You likely learned very young that brushing, flossing, and rinsing are essential for a healthy smile. These rituals that you learned as a child become habits, a normal part of your daily routine.
While good habits are easy to identify, it’s just as easy to overlook some of the not-so-healthy habits that could damage your teeth and gums. Recognizing and overcoming potentially damaging practices will help protect your smile.
Recognizing Potentially Risky Oral Habits
Teeth are quite strong, but still susceptible to damage. There are a significant number of bad habits that can cause significant wear, tooth fractures, and gum injury. While many of these habits seem fairly harmless, it’s important to realize they can cause a significant amount of dental damage. To reduce your risk of dental injury, consider avoiding the following habits:
You should never use an excessive amount of force when brushing your teeth. Using too much pressure abrades tooth enamel and irritates Damaged enamel contributes to tooth decay, tooth sensitivity, and can cause your gums to recede.
Brushing Too Soon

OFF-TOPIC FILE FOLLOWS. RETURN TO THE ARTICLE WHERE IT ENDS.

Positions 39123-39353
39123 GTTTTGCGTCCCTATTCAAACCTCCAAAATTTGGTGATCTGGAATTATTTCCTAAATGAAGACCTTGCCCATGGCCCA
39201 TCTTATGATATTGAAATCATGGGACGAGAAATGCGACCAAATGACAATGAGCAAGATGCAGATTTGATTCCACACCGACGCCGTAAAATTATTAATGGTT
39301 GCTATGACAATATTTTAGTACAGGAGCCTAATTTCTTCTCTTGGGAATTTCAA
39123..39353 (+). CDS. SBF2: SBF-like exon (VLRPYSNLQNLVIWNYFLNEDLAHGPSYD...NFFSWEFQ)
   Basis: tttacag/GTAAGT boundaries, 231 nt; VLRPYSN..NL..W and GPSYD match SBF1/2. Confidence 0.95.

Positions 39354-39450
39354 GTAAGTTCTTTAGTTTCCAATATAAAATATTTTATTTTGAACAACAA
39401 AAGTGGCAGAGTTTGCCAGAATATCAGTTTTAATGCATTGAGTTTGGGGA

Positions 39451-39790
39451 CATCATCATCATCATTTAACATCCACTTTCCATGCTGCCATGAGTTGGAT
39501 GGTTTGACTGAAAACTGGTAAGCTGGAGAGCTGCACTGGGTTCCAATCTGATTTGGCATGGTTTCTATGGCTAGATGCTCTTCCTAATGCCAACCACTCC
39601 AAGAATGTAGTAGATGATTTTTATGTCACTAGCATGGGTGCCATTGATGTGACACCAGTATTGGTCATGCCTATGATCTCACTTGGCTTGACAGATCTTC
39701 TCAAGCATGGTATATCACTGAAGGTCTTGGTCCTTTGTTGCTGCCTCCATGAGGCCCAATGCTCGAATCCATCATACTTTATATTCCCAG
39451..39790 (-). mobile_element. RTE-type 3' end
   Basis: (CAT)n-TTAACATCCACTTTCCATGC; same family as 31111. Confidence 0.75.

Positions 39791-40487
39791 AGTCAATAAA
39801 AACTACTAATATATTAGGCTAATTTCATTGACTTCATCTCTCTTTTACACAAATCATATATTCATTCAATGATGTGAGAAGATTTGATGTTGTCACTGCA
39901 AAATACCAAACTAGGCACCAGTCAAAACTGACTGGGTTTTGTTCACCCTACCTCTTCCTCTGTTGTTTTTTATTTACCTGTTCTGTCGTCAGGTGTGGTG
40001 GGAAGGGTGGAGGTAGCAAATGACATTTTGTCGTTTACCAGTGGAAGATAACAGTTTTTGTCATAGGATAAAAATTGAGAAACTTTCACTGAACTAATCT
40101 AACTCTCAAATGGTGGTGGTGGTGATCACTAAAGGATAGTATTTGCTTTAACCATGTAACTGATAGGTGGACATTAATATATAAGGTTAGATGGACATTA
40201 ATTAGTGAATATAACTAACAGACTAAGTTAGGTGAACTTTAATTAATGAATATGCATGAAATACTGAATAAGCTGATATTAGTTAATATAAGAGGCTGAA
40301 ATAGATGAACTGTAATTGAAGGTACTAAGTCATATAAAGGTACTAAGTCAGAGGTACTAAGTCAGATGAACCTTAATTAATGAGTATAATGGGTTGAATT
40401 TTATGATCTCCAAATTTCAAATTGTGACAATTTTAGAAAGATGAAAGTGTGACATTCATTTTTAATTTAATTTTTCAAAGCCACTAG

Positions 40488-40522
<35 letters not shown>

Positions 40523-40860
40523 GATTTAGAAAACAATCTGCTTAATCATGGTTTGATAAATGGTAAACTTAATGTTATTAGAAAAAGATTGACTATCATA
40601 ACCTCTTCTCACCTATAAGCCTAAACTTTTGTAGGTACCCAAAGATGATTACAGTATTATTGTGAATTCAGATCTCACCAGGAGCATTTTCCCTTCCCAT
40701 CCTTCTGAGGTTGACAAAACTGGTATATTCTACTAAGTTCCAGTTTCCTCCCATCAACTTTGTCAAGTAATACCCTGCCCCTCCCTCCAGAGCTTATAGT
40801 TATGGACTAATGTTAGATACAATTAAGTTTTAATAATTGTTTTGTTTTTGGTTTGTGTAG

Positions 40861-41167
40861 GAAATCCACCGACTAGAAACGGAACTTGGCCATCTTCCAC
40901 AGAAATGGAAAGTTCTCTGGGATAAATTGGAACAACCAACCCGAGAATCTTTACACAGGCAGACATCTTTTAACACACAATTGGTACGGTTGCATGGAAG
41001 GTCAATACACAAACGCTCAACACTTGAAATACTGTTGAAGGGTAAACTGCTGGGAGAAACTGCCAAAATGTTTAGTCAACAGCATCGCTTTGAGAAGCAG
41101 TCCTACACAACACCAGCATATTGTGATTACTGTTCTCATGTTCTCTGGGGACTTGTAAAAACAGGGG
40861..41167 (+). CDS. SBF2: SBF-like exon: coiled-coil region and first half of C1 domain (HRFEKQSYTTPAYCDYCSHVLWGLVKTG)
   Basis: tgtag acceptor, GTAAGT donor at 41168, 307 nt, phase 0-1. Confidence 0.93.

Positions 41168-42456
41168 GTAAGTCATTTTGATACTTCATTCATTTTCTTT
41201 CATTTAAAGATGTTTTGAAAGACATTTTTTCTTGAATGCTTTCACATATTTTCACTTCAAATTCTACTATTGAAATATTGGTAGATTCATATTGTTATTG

Brushing too soon after indulging in foods or beverages containing citric acid can damage your teeth. Citric acid softens tooth enamel. Brushing too soon can cause excessive wear. Waiting 20 to thirty minutes before brushing allows time for the soften enamel to remineralize.
Dulling the brightness of your smile with tobacco stains is not the only consequence of smoking. Tobacco use can cause tartar to accumulate below your gum line and stress your immune system. The combined effects increase your risk of cavities and gum disease.
Biting your nails can wear down the enamel protecting your teeth. Worn enamel increases your risk of cavities and tooth sensitivity. Repetitive nail biting can also cause a significant amount of stress on your jaw, contributing to the jaw and facial pain.
Tongue piercings can damage teeth in several ways. The jewelry itself can erode tooth enamel or chip your teeth. This damage leaves you more susceptible to cavities and sensitivity. The pressure of a piercing against your teeth could also cause them to shift.
The direct contact between your teeth and cold temperatures causes tooth enamel to expand and contract. This often causes microscopic cracks in tooth enamel that expand over time. Chewing ice can also damage dental restorations.
Your Dentist Can Identify Early Signs of Damage
You may also be jeopardizing your oral health if you play sports without a mouthguard, grind your teeth, clench your jaw, or use your teeth as a tool to open packages, remove tags from clothing, or open bottles. By scheduling regular dental examinations, your dentist has the opportunity to address the visible signs of damage and help you identify the potential causes.
For family dentistry, cosmetic dentistry, and emergency dental services in Oceanside, CA, contact North Coast Dental Excellence. We offer the latest in dental technology and strive to make every dental visit a pleasant experience.